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Posted May 1, 2005

Understanding the Depths of Meditation

Taken from The Dark Night of the Soul [Posted on our website]

The first way of prayer, the drawing of the bucket from the well, is meditation. The work of meditation involves using the faculties and dealing with distractions [keeping the senses recollected]. Teresa was very flexible about the form meditation should take. It might be reflecting on scripture passages or imagining events in the life of Jesus. Or it might involve looking at works of art or scenes in nature. She herself advocated a gentle practice of the presence of God very like the one Brother Lawrence popularized a century later. This was a simple attempt to remember God’s presence in all that she did. She also described trying to create an internal imaginary picture of Christ. Overall, she said people should practice whatever works best, “whatever is most helpful.”

When one feels as if everything relies upon one’s own effort, even the simplest ways of attentiveness in meditation can take a lot of energy. Teresa says one may become so tired drawing water from the well that no one can “no longer move one’s arms.” And often the well seems dry; the meditation yields little or no gratification [consolation]. But the work must go on regardless, because it is “all we can do.” Teresa says the work is its own reward because it is a labor of love. It is a way of taking up one’s cross, an expression of one’s desire for God, and God deeply appreciates it. It is our prayer in action, the only way “we can make progress on our own, of course with the help of God.”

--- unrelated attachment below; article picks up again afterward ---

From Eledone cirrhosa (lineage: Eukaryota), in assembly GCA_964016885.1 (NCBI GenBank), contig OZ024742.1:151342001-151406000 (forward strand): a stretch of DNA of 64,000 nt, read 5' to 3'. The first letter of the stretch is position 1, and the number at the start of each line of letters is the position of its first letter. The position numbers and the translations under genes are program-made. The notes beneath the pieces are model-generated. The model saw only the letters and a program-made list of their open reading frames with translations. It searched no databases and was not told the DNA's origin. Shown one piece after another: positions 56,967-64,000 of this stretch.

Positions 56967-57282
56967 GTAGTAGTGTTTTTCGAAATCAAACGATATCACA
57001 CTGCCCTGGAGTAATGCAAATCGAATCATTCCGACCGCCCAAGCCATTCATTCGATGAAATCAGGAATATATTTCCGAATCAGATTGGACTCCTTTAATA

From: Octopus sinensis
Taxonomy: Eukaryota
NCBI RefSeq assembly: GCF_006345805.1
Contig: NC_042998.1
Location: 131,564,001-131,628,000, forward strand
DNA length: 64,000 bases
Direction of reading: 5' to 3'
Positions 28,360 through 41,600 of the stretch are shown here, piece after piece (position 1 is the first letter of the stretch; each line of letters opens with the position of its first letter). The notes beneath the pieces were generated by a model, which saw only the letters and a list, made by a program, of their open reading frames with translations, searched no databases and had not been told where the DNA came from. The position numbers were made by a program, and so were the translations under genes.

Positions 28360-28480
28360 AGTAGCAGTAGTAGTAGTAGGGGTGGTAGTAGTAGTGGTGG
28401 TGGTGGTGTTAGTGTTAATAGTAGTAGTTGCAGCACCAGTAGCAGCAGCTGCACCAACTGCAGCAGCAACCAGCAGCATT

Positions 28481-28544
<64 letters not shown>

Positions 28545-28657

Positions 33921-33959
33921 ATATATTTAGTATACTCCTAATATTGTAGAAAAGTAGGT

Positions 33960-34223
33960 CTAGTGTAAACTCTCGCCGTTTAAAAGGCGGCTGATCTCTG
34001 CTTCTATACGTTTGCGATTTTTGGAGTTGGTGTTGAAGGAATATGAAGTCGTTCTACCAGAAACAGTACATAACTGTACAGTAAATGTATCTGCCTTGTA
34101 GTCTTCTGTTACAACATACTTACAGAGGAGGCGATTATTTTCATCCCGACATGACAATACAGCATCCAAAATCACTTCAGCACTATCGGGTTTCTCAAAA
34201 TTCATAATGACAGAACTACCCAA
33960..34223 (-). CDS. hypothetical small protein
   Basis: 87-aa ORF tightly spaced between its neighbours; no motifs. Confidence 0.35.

Consolations, the good feeling of prayer, come in meditation during moments that Teresa call active recollection. These are times when the work of meditation quiets the mind and brings one’s awareness into the immediate moment. The content of the consolation varies; one may experience deep stillness and peace, be overcome by gratitude or beauty, or be moved to tears by powerful emotion. Whatever the content, the experience is delightful, and it always encourages one’s desire of God.

Teresa uses the word contentos for these conditions that occur in meditation. She says that because such experiences seem partly due to our own efforts, we are “quite right to feel satisfaction at having worked in such a way.” But she immediately points out that we cannot take all the credit — without God’s grace such good feelings would be impossible. She also emphasizes that the contentos of meditation are like other good feelings that happen naturally in normal life, as when one is reunited with a loved one or is successful in a difficult business undertaking. Thus the contentos of meditation have a physical quality. Teresa says they arise within a person’s senses, and the pleasure they cause encourages the person